The mouse ball rolls without slipping but the steel ball slips.
The mouse ball rolls without slipping
but the steel ball slips.

A ball rolls down an incline and around a vertical circle only if it starts with at least a minimum height.



Principles Illustrated

There is a well defined minimum height for a sliding object or a rolling ball to complete the loop without falling off the track.

NCEA & Science Curriculum

PHYS 3.4


The minimum height required for a ball rolling around the loop can be calculated as part of a class exercise. We often use clickers to lead the students through the steps in the calculation. The results are then tested.

As an interesting twist, we find that the calculated minimum height is roughly right (a bit too low) if we use a ball from an old mouse. But the steel ball that came with the commercial apparatus needs a far greater initial height. This is – counterintuitively – because the steel ball does not have enough friction! The mouse ball rolls without slipping and thus dissipates relatively little energy, but the steel ball slides and loses mechanical energy rapidly. This can be seen easily if the balls are released from perhaps the midpoint of the loop. The mouse ball returns to nearly the same height, but the steel ball does not.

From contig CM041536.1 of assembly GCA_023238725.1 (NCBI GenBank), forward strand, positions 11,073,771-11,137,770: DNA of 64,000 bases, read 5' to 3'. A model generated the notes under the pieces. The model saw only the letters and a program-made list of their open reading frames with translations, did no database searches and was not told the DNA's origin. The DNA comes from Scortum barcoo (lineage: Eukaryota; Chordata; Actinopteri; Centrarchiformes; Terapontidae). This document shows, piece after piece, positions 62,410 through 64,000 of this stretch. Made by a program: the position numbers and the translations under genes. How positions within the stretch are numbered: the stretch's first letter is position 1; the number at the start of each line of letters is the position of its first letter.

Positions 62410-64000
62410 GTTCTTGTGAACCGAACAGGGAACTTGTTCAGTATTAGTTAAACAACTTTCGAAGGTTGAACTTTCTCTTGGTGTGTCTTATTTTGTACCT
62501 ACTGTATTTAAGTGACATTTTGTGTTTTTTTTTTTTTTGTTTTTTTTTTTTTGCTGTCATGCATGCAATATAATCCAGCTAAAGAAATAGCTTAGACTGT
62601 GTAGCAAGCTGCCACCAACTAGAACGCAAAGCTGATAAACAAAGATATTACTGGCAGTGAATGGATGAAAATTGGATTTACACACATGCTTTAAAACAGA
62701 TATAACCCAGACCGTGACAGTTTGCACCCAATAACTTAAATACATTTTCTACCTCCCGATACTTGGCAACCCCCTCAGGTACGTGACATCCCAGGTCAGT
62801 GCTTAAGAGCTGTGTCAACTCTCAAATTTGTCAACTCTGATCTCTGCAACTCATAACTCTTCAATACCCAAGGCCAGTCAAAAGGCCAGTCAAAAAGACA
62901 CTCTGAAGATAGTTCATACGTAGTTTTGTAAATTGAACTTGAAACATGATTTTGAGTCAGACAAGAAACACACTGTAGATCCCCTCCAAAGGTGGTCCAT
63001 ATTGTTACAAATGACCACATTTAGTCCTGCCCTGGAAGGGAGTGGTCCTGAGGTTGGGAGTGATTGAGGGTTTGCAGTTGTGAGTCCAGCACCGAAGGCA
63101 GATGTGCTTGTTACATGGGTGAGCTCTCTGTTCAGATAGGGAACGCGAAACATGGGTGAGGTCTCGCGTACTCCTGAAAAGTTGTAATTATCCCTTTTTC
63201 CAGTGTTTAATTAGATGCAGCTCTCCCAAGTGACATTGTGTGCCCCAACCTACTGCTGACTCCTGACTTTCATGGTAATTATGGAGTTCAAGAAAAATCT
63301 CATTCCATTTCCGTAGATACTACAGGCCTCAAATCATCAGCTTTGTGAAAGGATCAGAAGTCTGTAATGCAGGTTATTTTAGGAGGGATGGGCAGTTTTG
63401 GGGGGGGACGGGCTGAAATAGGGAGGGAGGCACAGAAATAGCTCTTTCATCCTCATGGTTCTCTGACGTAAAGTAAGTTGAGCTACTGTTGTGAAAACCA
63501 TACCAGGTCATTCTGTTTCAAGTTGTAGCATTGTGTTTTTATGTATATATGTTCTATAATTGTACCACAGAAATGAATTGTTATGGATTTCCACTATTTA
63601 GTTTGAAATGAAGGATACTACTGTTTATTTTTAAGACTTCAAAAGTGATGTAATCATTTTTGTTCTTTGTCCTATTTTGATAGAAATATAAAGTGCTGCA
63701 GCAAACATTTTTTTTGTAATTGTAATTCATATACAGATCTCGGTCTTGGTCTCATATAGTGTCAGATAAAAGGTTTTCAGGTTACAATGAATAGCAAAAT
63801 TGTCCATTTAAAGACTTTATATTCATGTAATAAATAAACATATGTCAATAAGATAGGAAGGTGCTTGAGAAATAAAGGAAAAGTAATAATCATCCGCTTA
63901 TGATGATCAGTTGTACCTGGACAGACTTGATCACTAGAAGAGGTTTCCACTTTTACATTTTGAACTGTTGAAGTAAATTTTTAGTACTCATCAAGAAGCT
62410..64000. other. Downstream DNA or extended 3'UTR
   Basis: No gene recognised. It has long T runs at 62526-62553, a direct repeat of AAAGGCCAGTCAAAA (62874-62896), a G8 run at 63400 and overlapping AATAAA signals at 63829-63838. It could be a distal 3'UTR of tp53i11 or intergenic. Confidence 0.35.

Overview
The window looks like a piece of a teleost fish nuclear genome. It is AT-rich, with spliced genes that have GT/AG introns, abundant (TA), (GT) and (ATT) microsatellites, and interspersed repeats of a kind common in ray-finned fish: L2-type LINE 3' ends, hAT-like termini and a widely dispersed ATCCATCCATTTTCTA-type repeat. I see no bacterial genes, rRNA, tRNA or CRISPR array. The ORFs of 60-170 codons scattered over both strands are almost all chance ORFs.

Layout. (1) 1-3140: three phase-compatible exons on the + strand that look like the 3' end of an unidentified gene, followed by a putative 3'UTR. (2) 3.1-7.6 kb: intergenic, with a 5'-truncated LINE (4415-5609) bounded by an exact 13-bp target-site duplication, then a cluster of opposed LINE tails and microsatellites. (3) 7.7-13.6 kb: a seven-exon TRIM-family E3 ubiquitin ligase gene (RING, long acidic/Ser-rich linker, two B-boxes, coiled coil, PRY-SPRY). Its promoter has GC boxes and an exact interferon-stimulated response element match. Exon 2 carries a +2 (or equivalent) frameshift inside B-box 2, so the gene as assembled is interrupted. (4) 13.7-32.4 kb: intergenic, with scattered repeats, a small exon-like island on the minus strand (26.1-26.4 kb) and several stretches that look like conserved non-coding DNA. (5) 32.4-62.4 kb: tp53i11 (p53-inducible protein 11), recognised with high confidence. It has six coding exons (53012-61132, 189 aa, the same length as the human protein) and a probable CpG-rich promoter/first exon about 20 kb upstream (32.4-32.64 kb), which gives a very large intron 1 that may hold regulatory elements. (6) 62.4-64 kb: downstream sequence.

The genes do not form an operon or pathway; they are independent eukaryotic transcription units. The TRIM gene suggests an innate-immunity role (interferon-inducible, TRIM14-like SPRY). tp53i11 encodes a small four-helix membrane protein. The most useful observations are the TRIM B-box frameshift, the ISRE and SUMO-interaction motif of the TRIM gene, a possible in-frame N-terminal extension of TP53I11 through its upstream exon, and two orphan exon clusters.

Individual teachers are responsible for safety in their own classes. Even familiar demonstrations should be practised and safety-checked by individual teachers before they are used in a classroom.

Related Resources

Teaching Resources

Would you like to contribute lesson suggestions? Contact us.


PIRA 1M40.20


This teaching resource was developed with support from

The MacDiarmid Institute
Faculty of Science, Victoria University of Wellington
School of Chemical and Physical Sciences, Victoria University of Wellington


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